Walking in the Sacred Manner

Healers, Dreamers, and Pipe Carriers--Medicine Women of the Plains

Author: Mark St. Pierre,Tilda Long Soldier

Publisher: Simon and Schuster

ISBN: 0684802007

Category: History

Page: 239

View: 338

A portrait of the role of women in the spiritual and religious life of the Plains Indians community emerges from interviews with holy women and their families, showing the special status of female healers and destroying Native American stereotypes. Original. 30,000 first printing.

Back To The Blanket

A Native Narrative Of Discovery

Author: James A. Starkey, Jr.

Publisher: Author House

ISBN: 9781452065373

Category: Biography & Autobiography

Page: 720

View: 4913

Not since Alex Haley’s Roots has a story probed so deeply into the intimate details of an indigenous American family. Inspired by the events of this Native American author’s descendants, Back to the Blanket chronicles seven generations of his Ojibwe “roots.” But just as importantly, it places the events within the context of a tumultuous time in American History – a time when Western European Civilization was gaining enormous inroads in the Americas and leaving in its wake a devastating clash of cultures. But this story is not about typical Indian-White confrontations – bloody, violent, avaricious Indian battles. It reveals a more subtle, yet just as deleterious, subjugation of a people through the proliferation of White trade goods, overzealous missionaries, diseases for which there were no cures, and the most contemptible allurement of all – alcohol. Back to the Blanket is a story of tragedy, guilt, pride, perseverance, hope and survival which begins in 1988 when the author undergoes a life-threatening bone marrow transplant for leukemia, a deadly blood disease. During the rigorous transplant procedures, he receives a powerful Native Vision, which begins to weave together the stories he has heard as a boy and his curiosity regarding his father’s tumultuous past. But it isn’t until six years later when he and his father are on a train trip bound for the White Earth Reservation in Northern Minnesota that the Vision returns to reveal his legacy and the Red Trade Blanket that has been handed down through the generations.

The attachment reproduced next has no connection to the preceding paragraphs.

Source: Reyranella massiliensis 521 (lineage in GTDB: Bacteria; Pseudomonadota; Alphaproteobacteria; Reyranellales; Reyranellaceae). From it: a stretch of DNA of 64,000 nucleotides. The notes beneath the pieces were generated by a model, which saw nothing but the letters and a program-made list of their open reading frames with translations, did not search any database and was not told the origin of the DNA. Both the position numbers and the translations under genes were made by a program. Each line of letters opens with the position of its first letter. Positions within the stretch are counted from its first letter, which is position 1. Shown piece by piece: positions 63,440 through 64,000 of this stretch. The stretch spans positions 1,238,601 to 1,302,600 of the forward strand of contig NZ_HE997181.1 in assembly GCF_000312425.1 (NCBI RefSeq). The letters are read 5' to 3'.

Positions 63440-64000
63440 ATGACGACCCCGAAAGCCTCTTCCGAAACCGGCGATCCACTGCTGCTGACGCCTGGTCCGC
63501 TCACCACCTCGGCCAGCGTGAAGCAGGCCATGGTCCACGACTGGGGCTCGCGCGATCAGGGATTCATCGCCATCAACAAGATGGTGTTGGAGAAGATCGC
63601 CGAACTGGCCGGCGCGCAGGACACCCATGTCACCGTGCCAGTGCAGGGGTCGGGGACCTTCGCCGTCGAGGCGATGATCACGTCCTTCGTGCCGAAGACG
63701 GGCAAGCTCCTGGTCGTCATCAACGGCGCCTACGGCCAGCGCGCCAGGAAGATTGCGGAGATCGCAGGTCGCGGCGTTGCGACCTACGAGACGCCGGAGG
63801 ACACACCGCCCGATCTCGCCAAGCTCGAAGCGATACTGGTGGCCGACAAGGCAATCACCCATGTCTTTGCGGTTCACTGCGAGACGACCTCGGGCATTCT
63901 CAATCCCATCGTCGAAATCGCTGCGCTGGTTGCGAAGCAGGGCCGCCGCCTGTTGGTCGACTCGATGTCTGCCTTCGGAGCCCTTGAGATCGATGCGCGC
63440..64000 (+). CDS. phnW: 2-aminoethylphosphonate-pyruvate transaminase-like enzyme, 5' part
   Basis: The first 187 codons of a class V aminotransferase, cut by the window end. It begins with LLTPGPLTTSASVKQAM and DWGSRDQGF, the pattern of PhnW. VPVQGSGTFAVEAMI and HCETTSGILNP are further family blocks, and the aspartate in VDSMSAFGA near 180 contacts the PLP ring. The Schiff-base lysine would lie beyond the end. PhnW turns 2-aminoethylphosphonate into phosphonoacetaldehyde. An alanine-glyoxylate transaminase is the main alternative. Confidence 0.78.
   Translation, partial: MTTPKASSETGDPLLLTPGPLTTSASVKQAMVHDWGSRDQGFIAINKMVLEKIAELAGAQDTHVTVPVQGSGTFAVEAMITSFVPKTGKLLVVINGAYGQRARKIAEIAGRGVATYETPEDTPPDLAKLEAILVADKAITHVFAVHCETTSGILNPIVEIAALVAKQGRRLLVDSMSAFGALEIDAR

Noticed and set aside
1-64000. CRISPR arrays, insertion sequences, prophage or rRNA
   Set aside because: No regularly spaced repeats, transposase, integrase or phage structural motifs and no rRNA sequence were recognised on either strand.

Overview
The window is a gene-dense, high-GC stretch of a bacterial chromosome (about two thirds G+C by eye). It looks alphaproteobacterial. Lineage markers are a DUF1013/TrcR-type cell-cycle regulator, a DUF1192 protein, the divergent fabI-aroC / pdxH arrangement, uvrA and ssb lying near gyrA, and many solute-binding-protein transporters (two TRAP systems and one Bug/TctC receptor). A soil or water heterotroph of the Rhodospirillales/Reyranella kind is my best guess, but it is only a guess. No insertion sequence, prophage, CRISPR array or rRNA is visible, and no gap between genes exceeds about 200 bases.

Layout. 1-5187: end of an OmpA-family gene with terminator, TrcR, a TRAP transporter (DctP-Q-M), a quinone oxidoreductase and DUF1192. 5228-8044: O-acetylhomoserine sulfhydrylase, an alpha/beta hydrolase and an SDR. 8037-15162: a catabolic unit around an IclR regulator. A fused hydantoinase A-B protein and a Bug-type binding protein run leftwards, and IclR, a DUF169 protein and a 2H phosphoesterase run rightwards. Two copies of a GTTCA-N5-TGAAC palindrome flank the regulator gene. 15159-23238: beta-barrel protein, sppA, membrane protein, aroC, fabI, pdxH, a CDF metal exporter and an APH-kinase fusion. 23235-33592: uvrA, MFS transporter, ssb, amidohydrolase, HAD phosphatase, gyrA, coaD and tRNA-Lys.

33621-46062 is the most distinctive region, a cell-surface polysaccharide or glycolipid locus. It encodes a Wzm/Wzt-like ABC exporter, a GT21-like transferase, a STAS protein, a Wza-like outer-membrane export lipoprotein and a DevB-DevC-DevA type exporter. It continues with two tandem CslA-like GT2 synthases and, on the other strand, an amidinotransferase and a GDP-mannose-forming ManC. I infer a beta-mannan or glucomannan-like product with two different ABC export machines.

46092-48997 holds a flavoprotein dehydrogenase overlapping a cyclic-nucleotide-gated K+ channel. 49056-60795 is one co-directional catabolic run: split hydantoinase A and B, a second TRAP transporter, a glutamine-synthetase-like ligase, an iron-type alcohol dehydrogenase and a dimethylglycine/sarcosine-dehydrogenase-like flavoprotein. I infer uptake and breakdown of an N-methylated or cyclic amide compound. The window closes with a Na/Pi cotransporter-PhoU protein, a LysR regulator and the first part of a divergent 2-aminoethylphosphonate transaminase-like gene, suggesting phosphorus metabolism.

That the People Might Live

Native American Literatures and Native American Community

Author: Jace Weaver

Publisher: Oxford University Press on Demand

ISBN: 019512037X

Category: Literary Criticism

Page: 240

View: 2729

Weaver focuses on studying Native American literature as a reflection and shaper of community values, especially for modern urban Native Americans. For cultures so gravitized by oral tradition, the written word has become the messenger of culture and religion.

Voices of color

art and society in the Americas

Author: Phoebe M. Farris-Dufrene

Publisher: Humanities Press Intl


Category: Art

Page: 195

View: 7970

This work is unique in bringing a diversity of voices to the discussion of art in the Americas. The contributors, scholars, & artists of color in North & South America from wide-ranging cultural backgrounds-Asian, Latin, & Native American-bring their critical perspective to discussions of art & politics, art & feminist issues, art & the environment, indigenous art, & art in the various economic systems. The book focuses on how art & artists of color are influenced by the social & political issues in various Western countries, states, & cities. Throughout, it conveys a sense of how art & artists must interact with society-calling for action by artists to responsibly challenge the dominant powers through art that is politically & socially relevant.

Native American Autobiography

An Anthology

Author: Arnold Krupat

Publisher: Univ of Wisconsin Press

ISBN: 9780299140243

Category: Biography & Autobiography

Page: 546

View: 4754